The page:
Sports

Q&A with the Hamilton Equestrian Team

By Alex Orlov ’13

February 28, 2013

Founded in 2003, the Hamilton Equestrian Team (HET) is all about horsing around. Composed of 12 women, the team spent last weekend at Alfred University, where they competed in an Intercollegiate Horse Show Association (IHSA) invitational. Competitors included Cornell University, Hobart and William Smith Colleges, Elmira College, Ithaca College, Alfred University, RIT and SUNY schools.

Here to share her unbridled enthusiasm for equestrianism and the club is Sydney Wright-Shaner ’13, captain of the team. Wright-Shaner has been riding since the age of four but only began riding in college last year. The majority of HET comes to Hamilton with some riding experience. 

How do teams get scored at collegiate shows?

As the captain of the team, I have to choose to point a rider. What this means, essentially, is that I bet on the rider on my team, in each division, who I think is going to win. The riders don’t know who is pointed, as to not put pressure on them during the competition. Pointing riders is the only fair way that small teams like Hamilton can compete with big schools, with many riders, like Cornell. Riders are pinned, first through sixth. A first place ribbon is worth 7 points, 2nd, 5, 3rd, 4, 4th, 3, 5th, 2, 6th, 1. The points that all of the pointed riders receive are added up to contribute to the school’s score. The school with the highest amount of overall points wins. The riders who are not pointed still amass points. However, their points are used in order for them to place into the next division, which allows them the opportunity to qualify for regionals. Hannah Kolodner ’14 and Chelsea Ziegelbaum ’14, both of whom placed up, are automatically qualified for regionals in March.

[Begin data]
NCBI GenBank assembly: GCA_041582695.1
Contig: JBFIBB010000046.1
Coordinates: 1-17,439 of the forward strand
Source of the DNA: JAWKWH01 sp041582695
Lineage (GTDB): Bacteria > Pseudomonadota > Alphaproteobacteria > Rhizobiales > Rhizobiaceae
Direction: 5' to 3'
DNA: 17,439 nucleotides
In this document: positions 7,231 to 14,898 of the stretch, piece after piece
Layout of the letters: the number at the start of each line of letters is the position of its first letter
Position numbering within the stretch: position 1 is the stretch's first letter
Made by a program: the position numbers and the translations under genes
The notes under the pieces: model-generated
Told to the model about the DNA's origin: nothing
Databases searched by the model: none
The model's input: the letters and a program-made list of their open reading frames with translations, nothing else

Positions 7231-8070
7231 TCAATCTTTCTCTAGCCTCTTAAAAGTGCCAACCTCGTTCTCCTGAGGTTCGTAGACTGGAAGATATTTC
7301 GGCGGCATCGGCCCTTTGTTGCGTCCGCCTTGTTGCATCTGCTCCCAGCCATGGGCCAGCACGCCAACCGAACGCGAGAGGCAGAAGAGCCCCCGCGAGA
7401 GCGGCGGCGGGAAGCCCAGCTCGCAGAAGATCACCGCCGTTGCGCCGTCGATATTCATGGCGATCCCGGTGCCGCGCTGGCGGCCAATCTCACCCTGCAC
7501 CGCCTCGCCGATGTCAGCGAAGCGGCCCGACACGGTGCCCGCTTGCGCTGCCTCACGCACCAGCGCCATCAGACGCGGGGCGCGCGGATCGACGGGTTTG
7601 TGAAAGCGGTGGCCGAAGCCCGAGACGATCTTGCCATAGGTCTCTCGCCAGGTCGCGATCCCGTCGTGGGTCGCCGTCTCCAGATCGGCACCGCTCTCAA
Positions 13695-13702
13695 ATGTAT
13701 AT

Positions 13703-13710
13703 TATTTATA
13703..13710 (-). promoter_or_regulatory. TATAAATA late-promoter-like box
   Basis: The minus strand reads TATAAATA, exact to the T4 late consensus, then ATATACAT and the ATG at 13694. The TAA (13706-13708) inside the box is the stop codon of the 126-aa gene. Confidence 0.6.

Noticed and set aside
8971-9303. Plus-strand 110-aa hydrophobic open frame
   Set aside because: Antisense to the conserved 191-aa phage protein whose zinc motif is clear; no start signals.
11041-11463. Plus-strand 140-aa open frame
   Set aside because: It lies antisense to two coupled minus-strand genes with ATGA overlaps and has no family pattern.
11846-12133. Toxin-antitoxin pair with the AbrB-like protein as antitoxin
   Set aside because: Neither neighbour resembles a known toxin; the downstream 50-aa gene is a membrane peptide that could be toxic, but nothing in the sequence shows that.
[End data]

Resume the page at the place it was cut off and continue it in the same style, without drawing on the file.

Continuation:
Where do you practice and how do you prepare for horse shows?

We are required to lesson twice per week. Unlike a traditional team, we do not practice together. We have two coaches, Jean Raposa and Darlene Sandlin. The women on the team are either given the option to ride with Jean, Darlene or both. One may also choose to have a private or a semi-private lesson. A semi-private lesson is the only opportunity to ride with other team members. Last semester we tried clinic style lessons before our shows, in which the whole team would practice together, but we found that it was too time consuming and too difficult to coordinate our schedules to continue.

Do you consider equestrianism a sport? Why/why not?

I most certainly consider equestrianism a sport. In fact, it is one of the oldest sports, dating back to approximately 4,500 B.C. Many people don’t consider riding to be a sport because “the horse is doing all of the work,” which is a common misconception. Getting a horse to move beautifully on the flat, helping them find the correct distance over a jump, controlling the length of their stride, all of these skills require years and years of fine-tuning and countless hours of practice. In addition, riding especially develops leg and core strength, as well as stamina. 

Are there any team traditions? Bonding activities?

We have a lot of fun at horse shows. They start at around 8:30 in the morning, but we often have to be there around 7:15. Though riders only show in one or two events, we have to be at the show all day. Shows will last anywhere between 8:30-4:30. As captain, I always try to bring a lot of snacks. Food, as well as horses, is a common passion for the equestrian team.

What is your favorite part of being on the team? Do you have a favorite memory?

I find that I become extremely close with a couple of new people on the team after our away shows. Because we don’t practice together, shows are really one of our only opportunities for getting to spend time with our teammates. Shows serve as a great place to make friends, which is my favorite thing about being on the show team, as opposed to just riding on my own.

Has the team changed since you’ve been at Hamilton?

We rode with a different coach my freshman year, but then part of the team moved to ride with Jean Raposa at White Fox Farm. Jean has had a couple of different assistant coaches. Last semester, a couple of girls on the team, who board their horses with Darlene Sandlin at Fair Haven Farm, suggested that a partnership between the two trainers might serve to make the team even more competitive. The alliance seems to have done just that. The women on our team are improving markedly, due to the exposure to the expertise of both coaches.

What is one thing most people don’t know about competitive horseback riding?

It is necessary for women to wear a hairnet under their helmets in competitions.

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